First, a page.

Friday, January 4, 2013

A Year In and Out of Reading

I was not sorry to see 2012 go. The year certainly held its treasures—some nice publications, a return to a favorite summer job, a happy end to college—but it also felt indeterminate, wearying.

It's an indication of how I felt about last year that I don't much feel like interrogating that last statement. I'll instead appeal to a different measure in bidding farewell to 2012. In 2011, I read 23 books, a nice figure that I briefly (and stupidly) bemoaned as the year drew to a close. I was on pace to shatter that figure through August, at which point I'd finished sixteen books, but then my new job started and my reading slowed significantly. I ended the year having completed twenty books. That small figure makes me wonder if this will be the last year I keep a reading list, at least for a while: inexplicably, I don't keep track of articles and short stories and essays I read, which makes the list feel partial, and keeping a year's list of reading often turns my favorite pastime into a race against the clock, a task performed for the menial reward of another notch in my notebook. In any case, here's a look back at what I read in 2012:

I began the year with Jeffrey Eugenides' The Marriage Plot, a novel with a pleasant campus atmosphere and half-baked characters. I then moved on to a series of rereads, dipping into Dante's Inferno for the third time, his Purgatorio for the second time, and Bellow's Herzog for the second time. Dante remains a favorite, a well that can never be exhausted (alas, I aborted a reading of Paradiso shortly after beginning); I feel much the same about Bellow, whose Herzog truly deserves wider attention as an American Ulysses, a novel of ideas that is all about living.

I finally broke my Jane Austen fast and read Persuasion, a novel whose charms and sly political undertones made me sad that I'd waited so long to read Austen and glad to have finally been initiated into her happy readership. I tackled Paradise Lost for a class; compared to Dante, Milton's Christian epic is rigid and puritanical, and my experience of reading it was dutiful and detached.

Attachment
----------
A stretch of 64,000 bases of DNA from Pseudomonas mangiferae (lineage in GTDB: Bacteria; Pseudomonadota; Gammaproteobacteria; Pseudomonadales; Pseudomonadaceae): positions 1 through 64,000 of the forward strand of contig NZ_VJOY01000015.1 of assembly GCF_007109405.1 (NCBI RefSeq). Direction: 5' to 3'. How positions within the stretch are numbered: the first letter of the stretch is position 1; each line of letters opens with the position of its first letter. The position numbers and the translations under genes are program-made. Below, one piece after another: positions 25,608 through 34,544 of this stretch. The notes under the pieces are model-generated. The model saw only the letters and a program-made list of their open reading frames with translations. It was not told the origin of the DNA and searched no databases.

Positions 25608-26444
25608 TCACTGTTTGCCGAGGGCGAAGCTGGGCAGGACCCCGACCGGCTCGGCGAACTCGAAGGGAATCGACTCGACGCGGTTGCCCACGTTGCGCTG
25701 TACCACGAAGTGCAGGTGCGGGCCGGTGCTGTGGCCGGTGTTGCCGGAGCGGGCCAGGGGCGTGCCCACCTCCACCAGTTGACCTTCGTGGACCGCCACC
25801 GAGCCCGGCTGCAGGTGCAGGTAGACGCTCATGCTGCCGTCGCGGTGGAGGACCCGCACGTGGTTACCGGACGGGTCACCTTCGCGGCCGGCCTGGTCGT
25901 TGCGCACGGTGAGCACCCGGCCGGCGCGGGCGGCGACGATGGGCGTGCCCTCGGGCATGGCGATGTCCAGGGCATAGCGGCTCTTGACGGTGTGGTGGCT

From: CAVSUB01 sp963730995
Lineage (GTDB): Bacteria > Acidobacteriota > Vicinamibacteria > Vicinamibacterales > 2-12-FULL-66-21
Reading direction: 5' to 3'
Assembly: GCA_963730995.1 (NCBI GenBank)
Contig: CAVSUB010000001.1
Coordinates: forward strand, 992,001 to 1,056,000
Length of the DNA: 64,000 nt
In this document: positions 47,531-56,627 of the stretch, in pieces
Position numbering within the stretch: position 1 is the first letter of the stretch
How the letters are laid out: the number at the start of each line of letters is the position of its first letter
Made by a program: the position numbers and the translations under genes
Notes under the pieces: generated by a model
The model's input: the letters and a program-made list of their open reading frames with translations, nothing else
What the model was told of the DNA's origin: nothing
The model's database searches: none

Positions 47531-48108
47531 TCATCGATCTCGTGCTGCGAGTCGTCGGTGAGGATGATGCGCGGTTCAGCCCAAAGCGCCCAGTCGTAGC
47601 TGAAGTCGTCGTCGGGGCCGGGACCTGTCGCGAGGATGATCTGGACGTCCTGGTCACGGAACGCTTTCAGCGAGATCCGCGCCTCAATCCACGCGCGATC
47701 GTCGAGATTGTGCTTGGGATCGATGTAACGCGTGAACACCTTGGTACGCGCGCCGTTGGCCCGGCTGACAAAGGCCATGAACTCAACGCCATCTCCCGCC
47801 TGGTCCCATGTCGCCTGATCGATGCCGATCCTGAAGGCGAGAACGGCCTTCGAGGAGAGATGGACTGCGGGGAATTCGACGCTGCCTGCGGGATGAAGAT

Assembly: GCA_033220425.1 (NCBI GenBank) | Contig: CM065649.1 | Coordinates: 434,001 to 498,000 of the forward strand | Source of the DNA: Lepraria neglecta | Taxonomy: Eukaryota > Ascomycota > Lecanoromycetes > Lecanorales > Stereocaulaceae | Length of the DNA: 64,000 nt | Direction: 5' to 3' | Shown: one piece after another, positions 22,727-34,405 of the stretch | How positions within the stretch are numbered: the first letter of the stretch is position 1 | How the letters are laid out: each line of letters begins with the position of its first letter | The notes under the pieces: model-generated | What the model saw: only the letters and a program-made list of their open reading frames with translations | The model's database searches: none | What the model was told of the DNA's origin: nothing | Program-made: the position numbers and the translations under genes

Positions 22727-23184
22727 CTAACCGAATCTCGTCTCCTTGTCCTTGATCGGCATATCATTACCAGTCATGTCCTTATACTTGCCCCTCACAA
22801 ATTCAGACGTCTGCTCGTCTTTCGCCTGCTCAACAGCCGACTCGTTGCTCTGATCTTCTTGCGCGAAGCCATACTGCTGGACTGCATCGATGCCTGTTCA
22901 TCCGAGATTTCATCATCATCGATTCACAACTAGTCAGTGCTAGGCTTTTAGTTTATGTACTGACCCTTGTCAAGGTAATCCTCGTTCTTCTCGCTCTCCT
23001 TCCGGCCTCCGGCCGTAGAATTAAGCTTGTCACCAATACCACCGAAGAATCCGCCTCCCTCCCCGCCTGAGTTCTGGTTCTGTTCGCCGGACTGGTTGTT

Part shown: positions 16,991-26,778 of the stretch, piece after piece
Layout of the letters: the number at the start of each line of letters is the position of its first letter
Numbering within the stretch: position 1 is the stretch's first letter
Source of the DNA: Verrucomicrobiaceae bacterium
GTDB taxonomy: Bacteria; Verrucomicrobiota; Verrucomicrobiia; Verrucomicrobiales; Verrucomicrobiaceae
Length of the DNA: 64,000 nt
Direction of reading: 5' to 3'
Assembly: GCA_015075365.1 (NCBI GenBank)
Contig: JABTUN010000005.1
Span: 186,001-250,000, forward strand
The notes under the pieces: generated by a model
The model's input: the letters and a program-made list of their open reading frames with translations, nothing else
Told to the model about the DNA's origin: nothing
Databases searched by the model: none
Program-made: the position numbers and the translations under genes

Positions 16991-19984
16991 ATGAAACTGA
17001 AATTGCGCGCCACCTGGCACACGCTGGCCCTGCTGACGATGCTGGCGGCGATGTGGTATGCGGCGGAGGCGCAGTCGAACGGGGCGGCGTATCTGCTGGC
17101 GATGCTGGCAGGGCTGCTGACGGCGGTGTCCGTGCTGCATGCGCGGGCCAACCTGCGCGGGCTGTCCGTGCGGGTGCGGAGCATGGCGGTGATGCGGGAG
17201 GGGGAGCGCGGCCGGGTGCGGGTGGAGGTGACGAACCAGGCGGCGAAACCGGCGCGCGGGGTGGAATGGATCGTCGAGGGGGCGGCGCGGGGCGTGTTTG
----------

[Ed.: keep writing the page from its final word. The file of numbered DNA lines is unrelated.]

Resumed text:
In May, I read Jonathan Franzen's new essay collection Farther Away for a review. He's of course a favorite of mine, and I remain under his spell, no matter his critics' carping. I also read my first Graham Greene novel, The Quiet American, which kept me in good company in the empty days between the end of exams and graduation.

Ben Lerner's Leaving the Atocha Station received a lot of attention last year, and I'm already planning a reread in 2013; I found its examinations of the nature of contemporary life's relationship to art to be compelling and perhaps a bit too accurate, but I read it mostly in airports and airplanes and thus not as carefully as I'd like. Hemingway, usually not an ally, surprised me at the beginning of summer with the heartache of The Sun Also Rises, which I read at the prompting of Tom Bissell's lovely short essay on the book from a back issue of The Believer. Adrian Goldsworthy's biography of Julius Caesar was my history for the year, an informative if slightly dry recounting of the great man's life.

Melville's Billy Budd was as stirring and mysterious in its economy as Moby-Dick is in its bagginess. Sarah Bakewell's offbeat biography of Montaigne, How to Live, is not only a lively and amusing take on Montaigne's idosyncratic life and works; it's also an interesting reconsideration of what a biography can be. I can't recommend it enough.

Anna Karenina was the year's crowning achievement. I liked it less than War and Peace, but comparisons are relative at such heights. Tolstoy may profess in the famous first sentence to write about unhappy families, but I'm always impressed by his ability to depict happiness as an equally interesting part of the human experience.

From there I read two Michael Chabon novels back-to-back: The Yiddish Policeman's Union and the new Telegraph Avenue, which I reviewed here. Chabon is a stylistic and narrative wizard, and both experiences confirmed him in my mind as one of my favorite contemporary writers, a neon whiz kid who touches on themes of loss and nostalgia close to my heart.